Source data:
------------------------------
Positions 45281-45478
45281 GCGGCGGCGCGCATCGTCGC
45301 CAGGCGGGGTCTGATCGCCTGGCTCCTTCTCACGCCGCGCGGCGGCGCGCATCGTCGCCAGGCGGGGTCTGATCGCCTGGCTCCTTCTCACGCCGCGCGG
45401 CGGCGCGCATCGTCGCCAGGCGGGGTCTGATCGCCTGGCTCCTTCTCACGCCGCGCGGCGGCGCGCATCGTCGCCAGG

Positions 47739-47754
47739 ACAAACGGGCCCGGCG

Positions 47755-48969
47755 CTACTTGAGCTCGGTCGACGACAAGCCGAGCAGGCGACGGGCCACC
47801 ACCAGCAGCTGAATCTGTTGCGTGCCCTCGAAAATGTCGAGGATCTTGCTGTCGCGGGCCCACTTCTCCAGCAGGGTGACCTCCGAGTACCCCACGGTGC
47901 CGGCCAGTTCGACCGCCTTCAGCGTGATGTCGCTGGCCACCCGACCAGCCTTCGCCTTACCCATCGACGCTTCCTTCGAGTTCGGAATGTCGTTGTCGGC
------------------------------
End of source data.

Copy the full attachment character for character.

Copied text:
Positions 45281-45478
45281 GCGGCGGCGCGCATCGTCGC
45301 CAGGCGGGGTCTGATCGCCTGGCTCCTTCTCACGCCGCGCGGCGGCGCGCATCGTCGCCAGGCGGGGTCTGATCGCCTGGCTCCTTCTCACGCCGCGCGG
45401 CGGCGCGCATCGTCGCCAGGCGGGGTCTGATCGCCTGGCTCCTTCTCACGCCGCGCGGCGGCGCGCATCGTCGCCAGG

Positions 47739-47754
47739 ACAAACGGGCCCGGCG

Positions 47755-48969
47755 CTACTTGAGCTCGGTCGACGACAAGCCGAGCAGGCGACGGGCCACC
47801 ACCAGCAGCTGAATCTGTTGCGTGCCCTCGAAAATGTCGAGGATCTTGCTGTCGCGGGCCCACTTCTCCAGCAGGGTGACCTCCGAGTACCCCACGGTGC
47901 CGGCCAGTTCGACCGCCTTCAGCGTGATGTCGCTGGCCACCCGACCAGCCTTCGCCTTACCCATCGACGCTTCCTTCGAGTTCGGAATGTCGTTGTCGGC